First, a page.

My first Akademy was the greatest thing I’ve ever experienced. I remember I was quite unsure a month ago, wheter to come or not, but finally decided and booked my flight and hotel. In my first day, I was very shy and didn’t know what to do, but people came and talked to me and everything got better. The talks had very interesting topics and the speakers did their job professionally. I also want to congratulate the organization team, for making everything happen as scheduled.
The BoFs at Demola were even more interesting. You go there, find a place to sit, and start hacking with many other KDE developers. I never did this before and it is simply amazing. You can’t believe the things that can come out from these hacking days/nights :).
I have never thought that KDE is such a great community, but now I am convinced. Akademy gave me a lot of confidence ( especially “Highlights on KDE Women” talk 😛 ) and now I really feel I can bring something to KDE. I am a little sad because I couldn’t attend the whole Akademy, but I think that more Akademies are to come :).
As always, the KDE conference has its funny sides, as you can see on the photo: 4 Kate developers shaping the future of the (as you all know) most awesome application: Kate
Since several years, we have lots of small developer meetings in the KDE project, gratefully supported by the KDE e.V. There, developers of a certain project (e.g. KMail/kdepim, Plasma, you name it) meet to discuss further plans and to push the project further. From experience we can tell that those meetings are really beneficial in several ways:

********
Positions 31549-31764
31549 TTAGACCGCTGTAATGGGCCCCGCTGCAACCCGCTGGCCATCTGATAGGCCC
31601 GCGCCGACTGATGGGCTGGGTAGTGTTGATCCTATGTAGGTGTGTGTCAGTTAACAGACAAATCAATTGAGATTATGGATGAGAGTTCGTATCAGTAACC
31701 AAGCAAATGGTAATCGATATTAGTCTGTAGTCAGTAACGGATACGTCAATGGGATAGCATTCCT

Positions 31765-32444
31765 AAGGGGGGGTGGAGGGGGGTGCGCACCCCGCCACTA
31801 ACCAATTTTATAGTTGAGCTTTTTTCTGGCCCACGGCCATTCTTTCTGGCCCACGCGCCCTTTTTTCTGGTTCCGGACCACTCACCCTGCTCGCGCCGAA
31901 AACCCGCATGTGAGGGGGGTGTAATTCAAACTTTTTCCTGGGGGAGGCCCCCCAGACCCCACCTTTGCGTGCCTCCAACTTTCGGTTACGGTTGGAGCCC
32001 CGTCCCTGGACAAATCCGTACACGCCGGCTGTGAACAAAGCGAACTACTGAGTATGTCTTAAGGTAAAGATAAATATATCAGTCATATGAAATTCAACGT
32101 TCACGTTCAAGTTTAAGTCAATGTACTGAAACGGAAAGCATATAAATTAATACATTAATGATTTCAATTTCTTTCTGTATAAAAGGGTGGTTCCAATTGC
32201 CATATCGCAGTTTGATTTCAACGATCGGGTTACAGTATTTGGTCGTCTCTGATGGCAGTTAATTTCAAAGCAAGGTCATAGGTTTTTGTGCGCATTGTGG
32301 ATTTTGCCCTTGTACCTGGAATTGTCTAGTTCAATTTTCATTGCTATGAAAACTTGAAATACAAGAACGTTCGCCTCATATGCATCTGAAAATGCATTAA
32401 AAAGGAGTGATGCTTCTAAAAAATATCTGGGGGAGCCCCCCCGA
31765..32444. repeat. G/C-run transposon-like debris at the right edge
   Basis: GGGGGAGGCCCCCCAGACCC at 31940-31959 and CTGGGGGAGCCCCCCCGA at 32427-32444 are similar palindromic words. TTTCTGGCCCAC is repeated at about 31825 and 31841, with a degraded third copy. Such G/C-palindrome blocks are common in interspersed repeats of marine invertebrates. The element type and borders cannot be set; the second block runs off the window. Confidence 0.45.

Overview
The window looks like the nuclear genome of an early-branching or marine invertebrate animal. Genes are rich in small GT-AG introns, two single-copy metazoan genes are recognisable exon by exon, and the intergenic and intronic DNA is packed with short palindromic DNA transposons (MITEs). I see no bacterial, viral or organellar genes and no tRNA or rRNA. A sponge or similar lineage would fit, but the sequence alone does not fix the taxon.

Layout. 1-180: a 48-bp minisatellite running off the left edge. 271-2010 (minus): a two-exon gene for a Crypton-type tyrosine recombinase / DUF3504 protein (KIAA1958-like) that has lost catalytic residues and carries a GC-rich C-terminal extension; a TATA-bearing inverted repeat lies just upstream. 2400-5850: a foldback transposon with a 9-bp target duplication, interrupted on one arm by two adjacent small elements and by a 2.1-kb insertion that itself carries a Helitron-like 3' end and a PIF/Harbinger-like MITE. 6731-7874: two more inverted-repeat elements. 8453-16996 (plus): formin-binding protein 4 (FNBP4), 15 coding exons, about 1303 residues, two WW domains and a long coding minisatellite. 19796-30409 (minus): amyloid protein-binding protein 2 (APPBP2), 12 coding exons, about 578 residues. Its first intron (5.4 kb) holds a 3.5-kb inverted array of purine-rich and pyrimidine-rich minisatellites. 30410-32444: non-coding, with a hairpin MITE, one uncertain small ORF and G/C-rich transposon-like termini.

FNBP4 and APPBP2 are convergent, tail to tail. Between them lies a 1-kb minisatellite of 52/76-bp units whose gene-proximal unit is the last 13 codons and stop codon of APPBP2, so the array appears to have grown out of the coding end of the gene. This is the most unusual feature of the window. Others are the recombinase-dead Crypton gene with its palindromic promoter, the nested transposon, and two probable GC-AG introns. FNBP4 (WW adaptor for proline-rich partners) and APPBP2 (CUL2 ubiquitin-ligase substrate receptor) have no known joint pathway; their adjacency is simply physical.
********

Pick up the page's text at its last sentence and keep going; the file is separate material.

- Social aspect: You get to know the other developers involved in the project in real life, which is a great motivation factor. This also happens at KDE’s annual conference Akademy, although there are a lot more people.
- Productivity: Since you are sitting next to each other discussions about how to do what are very focused. It’s amazing how quickly a project can evolve this way. (I haven’t seen such focused work in companies, yet. I guess the variance in the knowledge of people involved is higher. And the motivation is usually very different).
- Knowledge Transfer: Since participants are experts in different areas, discussions lead to knowledge transfer. This is essential, as sometimes developers have very few free time to contributes to a project. Spreading the knowledge helps a lot to keep the project alive.
- Steady Contributions: We are always open for new contributors. Just send a patch, get commit access and join development. Experience shows that participants of a developer meeting usually contribute for years to come.
Enough said, here is what happened the last three days in Kate:
There are even more changes I left out. Most of those changes will be in KDE 4.4.1. If you want to help, join #kate in irc.kde.org!
We are 10 people here at the developer meeting in Berlin. Kate, KDevelop as well as Okteta see a lot of commits. I’ll mainly talk about what’s happening in the holy Kate land, though
To run the script simply switch to the command line (F7) and write “unwrap”. If you have further ideas about useful scripts, don’t hesitate to start hacking right away, see also
Fixes with regard to the scripting support in the last days are
Those fixes will be in KDE 4.4.1. More to come in other blog entries